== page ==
Saturday, April 25, 2009

Class Photo

I've been a bit slow in posting this but here is our class photo. Missing from this picture are Caron and Kristine.

Friday, March 14, 2008

Leslie Sobel's class + encaustic pen

Hi everyone. Caron (who was sick last night) sent this information about Leslie's encaustic class. I pass it on to you for your information and to pass on to friends.


Leslie Sobel

Saturday, June 28/ Sunday, June 29, 10am-4pm
Coffee and bagels at 9:30 - Potluck lunch at 12.

Those of us who enjoy working with clay can appreciate texture and
relief in other mediums. As clay is an ancient medium, so is Encaustic.
Until recently Encaustic has been all but forgotten and is now
undergoing a resurgence of popularity.
This is not a ceramic technique but one using the medium of pigment
and bees wax combined to create relief paintings on wood.
This two-day workshop will introduce students to working with
encaustic paint. Encaustic is paint mixed in a
Bees wax-base rather than acrylic or oil. It is worked hot with a
heated palette and a propane torch along with more traditional painting
tools. On day one Students will get an introduction to using a torch
for fusing the paint. We will utilize encaustic as a collage medium and
explore some of the many additive and subtractive techniques used with
this ancient medium.
The second day will build on the first, looking at a variety of
substrates, learning to build up more sculptural/textured surfaces and
working into the surface.
Students will come away from the workshop with an understanding of how
to prepare a surface for encaustic, how to make encaustic medium, a
grounding in using encaustic to paint and collage, studio safety, and
sources for materials.

The first day of this workshop is intended for people who have no
experience with encaustic. The second day
is open to those who have worked with encaustic before as well as a
continuation building on the first day.

Leslie Sobel has moved back and forth between the worlds of art and
technology for over 20 years. She is an artist well known for her
unusual use of encaustic combined with digital media.

Tuition: $95 two days/ $70 one day
Lab Fee: *$55 two days/ *$50 one day
*Your Lab Fee includes the cost of a propane torch for your keeping.

The encaustic painting pen that Michelle used can be found at Sinopia/Kremer.

I'll post the photos from last night and information about next week soon.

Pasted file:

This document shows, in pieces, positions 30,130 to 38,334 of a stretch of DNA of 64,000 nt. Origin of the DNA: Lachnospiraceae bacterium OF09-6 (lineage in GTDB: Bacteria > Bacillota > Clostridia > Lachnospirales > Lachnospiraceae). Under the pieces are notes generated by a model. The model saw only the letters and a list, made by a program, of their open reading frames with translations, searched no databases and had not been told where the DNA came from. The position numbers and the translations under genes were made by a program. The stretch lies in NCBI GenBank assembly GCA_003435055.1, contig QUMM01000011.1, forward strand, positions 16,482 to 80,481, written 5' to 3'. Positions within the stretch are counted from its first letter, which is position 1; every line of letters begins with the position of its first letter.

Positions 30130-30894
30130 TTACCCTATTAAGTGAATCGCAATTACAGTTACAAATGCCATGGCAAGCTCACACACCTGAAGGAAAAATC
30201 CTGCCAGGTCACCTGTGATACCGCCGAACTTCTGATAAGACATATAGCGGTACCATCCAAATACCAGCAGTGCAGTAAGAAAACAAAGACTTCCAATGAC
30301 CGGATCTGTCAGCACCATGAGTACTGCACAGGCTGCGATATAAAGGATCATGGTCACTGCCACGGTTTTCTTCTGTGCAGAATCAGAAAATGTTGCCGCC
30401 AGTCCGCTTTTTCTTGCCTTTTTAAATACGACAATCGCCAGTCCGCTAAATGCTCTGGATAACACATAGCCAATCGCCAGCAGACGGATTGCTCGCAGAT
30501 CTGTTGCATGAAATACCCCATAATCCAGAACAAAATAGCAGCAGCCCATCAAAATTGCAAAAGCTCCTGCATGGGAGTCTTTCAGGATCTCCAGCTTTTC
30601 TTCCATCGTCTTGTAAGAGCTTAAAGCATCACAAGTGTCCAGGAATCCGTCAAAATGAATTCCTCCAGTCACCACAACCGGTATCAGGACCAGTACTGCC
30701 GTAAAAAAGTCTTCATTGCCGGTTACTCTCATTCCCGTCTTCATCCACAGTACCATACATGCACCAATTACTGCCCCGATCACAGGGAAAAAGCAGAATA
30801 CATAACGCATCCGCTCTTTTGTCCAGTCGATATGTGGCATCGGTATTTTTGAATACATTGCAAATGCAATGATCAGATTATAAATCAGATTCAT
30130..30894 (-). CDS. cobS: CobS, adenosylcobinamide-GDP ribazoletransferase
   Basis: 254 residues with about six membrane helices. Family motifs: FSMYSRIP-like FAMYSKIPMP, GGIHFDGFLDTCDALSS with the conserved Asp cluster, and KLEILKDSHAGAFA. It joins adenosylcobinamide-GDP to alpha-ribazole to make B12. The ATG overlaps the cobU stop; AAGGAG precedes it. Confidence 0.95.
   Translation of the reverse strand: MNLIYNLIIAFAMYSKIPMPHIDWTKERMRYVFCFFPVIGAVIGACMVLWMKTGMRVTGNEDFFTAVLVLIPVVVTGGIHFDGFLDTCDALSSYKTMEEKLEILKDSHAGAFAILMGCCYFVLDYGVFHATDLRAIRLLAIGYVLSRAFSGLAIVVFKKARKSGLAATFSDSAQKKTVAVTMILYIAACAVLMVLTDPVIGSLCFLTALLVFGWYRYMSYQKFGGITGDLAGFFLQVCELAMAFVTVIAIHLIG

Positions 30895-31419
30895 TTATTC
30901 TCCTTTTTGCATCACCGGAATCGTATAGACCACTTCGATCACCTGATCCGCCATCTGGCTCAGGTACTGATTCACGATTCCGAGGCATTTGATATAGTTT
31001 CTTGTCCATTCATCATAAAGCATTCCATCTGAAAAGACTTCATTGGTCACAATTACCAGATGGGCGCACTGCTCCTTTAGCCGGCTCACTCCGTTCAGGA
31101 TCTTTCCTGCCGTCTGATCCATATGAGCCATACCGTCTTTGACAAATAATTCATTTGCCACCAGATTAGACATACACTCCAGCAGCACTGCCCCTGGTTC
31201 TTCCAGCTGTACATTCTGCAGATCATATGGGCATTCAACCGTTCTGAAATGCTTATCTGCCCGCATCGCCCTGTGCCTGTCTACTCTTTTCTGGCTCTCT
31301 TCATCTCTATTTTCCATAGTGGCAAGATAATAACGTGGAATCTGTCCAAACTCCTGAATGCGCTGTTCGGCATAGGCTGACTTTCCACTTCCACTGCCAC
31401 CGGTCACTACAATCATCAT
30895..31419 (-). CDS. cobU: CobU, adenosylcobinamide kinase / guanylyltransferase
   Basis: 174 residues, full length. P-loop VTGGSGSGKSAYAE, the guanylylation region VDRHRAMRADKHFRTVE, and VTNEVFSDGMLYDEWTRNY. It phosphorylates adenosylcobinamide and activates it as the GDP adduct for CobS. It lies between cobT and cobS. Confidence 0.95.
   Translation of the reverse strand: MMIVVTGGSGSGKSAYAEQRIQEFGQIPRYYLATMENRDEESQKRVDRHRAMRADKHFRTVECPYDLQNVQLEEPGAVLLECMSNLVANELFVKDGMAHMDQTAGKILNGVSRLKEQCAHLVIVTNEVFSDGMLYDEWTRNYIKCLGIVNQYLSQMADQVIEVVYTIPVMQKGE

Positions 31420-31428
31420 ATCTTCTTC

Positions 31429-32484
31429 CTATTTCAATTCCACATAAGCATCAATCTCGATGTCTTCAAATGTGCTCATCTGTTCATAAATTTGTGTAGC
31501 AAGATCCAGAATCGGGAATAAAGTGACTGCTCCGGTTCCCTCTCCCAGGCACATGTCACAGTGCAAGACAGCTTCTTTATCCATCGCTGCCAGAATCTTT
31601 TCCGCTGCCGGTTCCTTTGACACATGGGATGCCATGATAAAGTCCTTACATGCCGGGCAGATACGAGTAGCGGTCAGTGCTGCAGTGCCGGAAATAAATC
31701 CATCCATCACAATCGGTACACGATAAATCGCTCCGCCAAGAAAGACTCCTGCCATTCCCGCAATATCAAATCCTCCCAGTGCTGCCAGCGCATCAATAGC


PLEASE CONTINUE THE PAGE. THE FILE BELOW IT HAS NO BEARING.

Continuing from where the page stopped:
Wednesday, March 12, 2008

Results of Encaustic Class on March 6, 2008

Hello everyone. You don't have to bring anything you didn't have last week - just bring the panels with canvas attached and all your normal paraphernalia.

Here are the photos from last week. Are the first three mystery photos of your work Bill?

Alix "xox wide"
Alix "xox"
Bill "Melange"
Caron "Fido"
Kristine "The Path"
Jane "Orbits"
Kristine "A Door"
Alix "Fenced"
Alix "Dots"
Alix "Grid Scribble"

The End

Saturday, March 1, 2008

encaustic work from last, info for next

About the next class - we are on the correct schedule. The schedule we looked at in class last week was the first one, not the corrected one :-)

So, for March 6th -
- bring pieces of plexiglas to paint on. It doesn't matter if they're scratched.
I'll bring mylar to do monoprints or paint on.
- bring an unwaxed panel. We're going to glue canvas to this. It may be cradled or not
- bring 12 or 16 oz. canvas (heavy) big enough to cover the panel. You may want the canvas to go around the sides of the panel and onto the back or you may just want to cut the canvas and glue it to the front only - your choice.

We'll glue (PVA or the gel medium from Chris's list) the canvas on the panel so it will be ready to paint the following week. You may do more than one if you wish.

Feel free to email me with questions.

Here are the images from last week.

Kristine - Redux

Alix - Bug

Alix - Butterfly

Alix - Heart

Alix - Dots

Wednesday, February 27, 2008

Bill's photos of the encaustic process - 2

Here is the visual continuation of the encaustic process. These are about stencils.

Photographs by Bill Dillon

Sunday, February 24, 2008

new encaustic work from Feb 21

Kristine - Redux

Alix - Scene 355

Alix - Te del amo

Kristine - One Tree

Jane - Galaxy

Thursday, February 14, 2008

encaustic cradled panels - 21 February, 2008

Hello everyone. Happy Valentine's Day.

Here are some questions to go along with the photo from this beautiful place - Do the places you visit influence your art? Are you able to take inspiration from the beauty or the irony or the unfairness you come across? When you're back at home if you think about the significant times in your life, just before you put pencil to paper or brush to readied panel does it make a difference in what you draw/paint? I think these spectacular mountains are causing me to think of a bigger picture than I usually do so I find I'm asking myself these questions. I thought I'd pass them along to you.

About what to bring next Thursday -
- if you get there right on time or a bit early and you have your own belt clamp you can do, at most, 6 cradle/panels. So you could bring enough cradle pieces for six panels - that is 24 pieces. Most of you don't have that many so bring what you have.
- bring the panels to go with the cradles. We'll put each panel with its cradle together in one go.
- if you have Titebond glue bring it. If you don't have it you can use mine.
- belt clamp if you have it. Those who want to use mine will have to take turns. You have to leave the clamp on the cradle for half an hour before someone else can use it.
- tape measure if you have it

I'll bring the saw in case it's necessary to trim any pieces but I'll leave it in the car until it is needed.

Bring new or old panels to work on while glue is setting, plus regular encaustic bits.
Kristine, I'll bring PVA so you can glue your watercolor to a panel.

I'll do another demo of stencils. Everyone seemed to have some trouble with that. The demo may make more sense since you've tried applying stencils. I'll use some materials besides mylar.

Saturday, February 9, 2008

Here is the link to Bill's in process photos - pictures

Friday, February 8, 2008

recent work